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From "DM Smith (JIRA)" <>
Subject [jira] Commented: (LUCENE-1488) multilingual analyzer based on icu
Date Wed, 02 Dec 2009 22:46:20 GMT


DM Smith commented on LUCENE-1488:

Robert, just finished reviewing the code. Looks great! Doesn't look like there's too much
left. All I see is a bit of JavaDoc and an extraneous unused variable (ICUTokenizer: private
PositionIncrementAttribute posIncAtt;)

The documentation in ICUNormalizationFilter is very instructive. Kudos. The only part that's
hard to for me to understand is the filter order dependency, but then again that's a hard
topic in the first place.

I'm wondering whether it would make sense to have multiple representations of a token with
the same position in the index. Specifically, transliterations and case-folding. That is,
the one is a "synonym" for the other. Is that possible and does it make sense? I'm imagining
a use case where a end user enters for a search request a Latin script transliteration of
Greek "uios" but might also enter "υιος".

The other question on my mind is that given a text of German, Greek and Hebrew (three distinct
scripts) does it make sense to apply stop words to them based on script? And should stop words
be normalized on load with the ICUNormalizationFilter? Or is it a given that they work as

Can/How does all this integrate with stemmers?

Again, many thanks! (Btw, special thanks for this working with 2.9 and Java 1.4!)

> multilingual analyzer based on icu
> ----------------------------------
>                 Key: LUCENE-1488
>                 URL:
>             Project: Lucene - Java
>          Issue Type: New Feature
>          Components: contrib/analyzers
>            Reporter: Robert Muir
>            Assignee: Robert Muir
>            Priority: Minor
>             Fix For: 3.1
>         Attachments: ICUAnalyzer.patch, LUCENE-1488.patch, LUCENE-1488.patch, LUCENE-1488.patch,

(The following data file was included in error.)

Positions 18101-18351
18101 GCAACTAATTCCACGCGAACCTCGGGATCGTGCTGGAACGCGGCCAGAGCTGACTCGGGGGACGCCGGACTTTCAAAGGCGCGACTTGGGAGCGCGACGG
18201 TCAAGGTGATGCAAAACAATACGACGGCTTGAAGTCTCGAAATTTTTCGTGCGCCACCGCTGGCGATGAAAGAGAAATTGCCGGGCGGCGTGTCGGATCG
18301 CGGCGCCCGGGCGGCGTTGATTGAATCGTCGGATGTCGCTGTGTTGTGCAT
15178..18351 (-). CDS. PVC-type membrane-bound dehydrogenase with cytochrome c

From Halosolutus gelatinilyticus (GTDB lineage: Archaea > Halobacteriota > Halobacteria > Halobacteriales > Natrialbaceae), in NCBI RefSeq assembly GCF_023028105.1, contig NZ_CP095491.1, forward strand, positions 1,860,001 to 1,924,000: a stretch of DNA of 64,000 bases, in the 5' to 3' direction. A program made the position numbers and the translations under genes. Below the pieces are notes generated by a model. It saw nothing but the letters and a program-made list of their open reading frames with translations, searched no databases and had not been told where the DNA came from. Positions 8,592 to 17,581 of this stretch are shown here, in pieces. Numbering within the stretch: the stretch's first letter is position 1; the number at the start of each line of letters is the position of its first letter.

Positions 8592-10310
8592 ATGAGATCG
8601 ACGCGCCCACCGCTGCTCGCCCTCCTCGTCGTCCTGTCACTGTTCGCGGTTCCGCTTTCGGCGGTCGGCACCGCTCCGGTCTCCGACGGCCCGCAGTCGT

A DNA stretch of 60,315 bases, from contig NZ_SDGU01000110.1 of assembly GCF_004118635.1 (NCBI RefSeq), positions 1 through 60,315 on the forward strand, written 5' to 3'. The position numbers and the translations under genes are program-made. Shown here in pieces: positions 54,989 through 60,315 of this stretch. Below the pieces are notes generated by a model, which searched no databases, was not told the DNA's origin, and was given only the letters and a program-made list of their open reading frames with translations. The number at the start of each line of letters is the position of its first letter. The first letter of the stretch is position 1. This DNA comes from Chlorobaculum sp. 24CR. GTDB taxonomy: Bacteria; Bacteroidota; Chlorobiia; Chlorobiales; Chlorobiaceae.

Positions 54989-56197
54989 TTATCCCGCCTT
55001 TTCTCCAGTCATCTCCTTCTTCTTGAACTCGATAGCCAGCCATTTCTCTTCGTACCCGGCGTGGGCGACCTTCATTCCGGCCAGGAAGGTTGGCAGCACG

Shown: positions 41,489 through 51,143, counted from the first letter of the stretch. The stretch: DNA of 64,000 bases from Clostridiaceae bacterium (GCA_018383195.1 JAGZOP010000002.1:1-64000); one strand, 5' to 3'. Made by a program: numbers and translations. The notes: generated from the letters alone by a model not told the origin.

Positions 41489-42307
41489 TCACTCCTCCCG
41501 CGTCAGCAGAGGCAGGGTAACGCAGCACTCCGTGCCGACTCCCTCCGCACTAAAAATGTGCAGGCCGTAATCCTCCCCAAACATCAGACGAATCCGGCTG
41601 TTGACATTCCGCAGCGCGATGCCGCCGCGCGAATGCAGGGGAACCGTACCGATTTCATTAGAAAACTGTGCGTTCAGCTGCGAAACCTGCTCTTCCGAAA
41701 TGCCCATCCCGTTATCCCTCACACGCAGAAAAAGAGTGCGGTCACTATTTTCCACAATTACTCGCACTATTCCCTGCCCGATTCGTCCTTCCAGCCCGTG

LUCENE-1488.txt, LUCENE-1488.txt
> The standard analyzer in lucene is not exactly unicode-friendly with regards to breaking
text into words, especially with respect to non-alphabetic scripts.  This is because it is
unaware of unicode bounds properties.
> I actually couldn't figure out how the Thai analyzer could possibly be working until
i looked at the jflex rules and saw that codepoint range for most of the Thai block was added
to the alphanum specification. defining the exact codepoint ranges like this for every language
could help with the problem but you'd basically be reimplementing the bounds properties already
stated in the unicode standard. 
> in general it looks like this kind of behavior is bad in lucene for even latin, for instance,
the analyzer will break words around accent marks in decomposed form. While most latin letter
+ accent combinations have composed forms in unicode, some do not. (this is also an issue
for asciifoldingfilter i suppose). 
> I've got a partially tested standardanalyzer that uses icu Rule-based BreakIterator instead
of jflex. Using this method you can define word boundaries according to the unicode bounds
properties. After getting it into some good shape i'd be happy to contribute it for contrib
but I wonder if theres a better solution so that out of box lucene will be more friendly to
non-ASCII text. Unfortunately it seems jflex does not support use of these properties such
as [\p{Word_Break = Extend}] so this is probably the major barrier.
> Thanks,
> Robert

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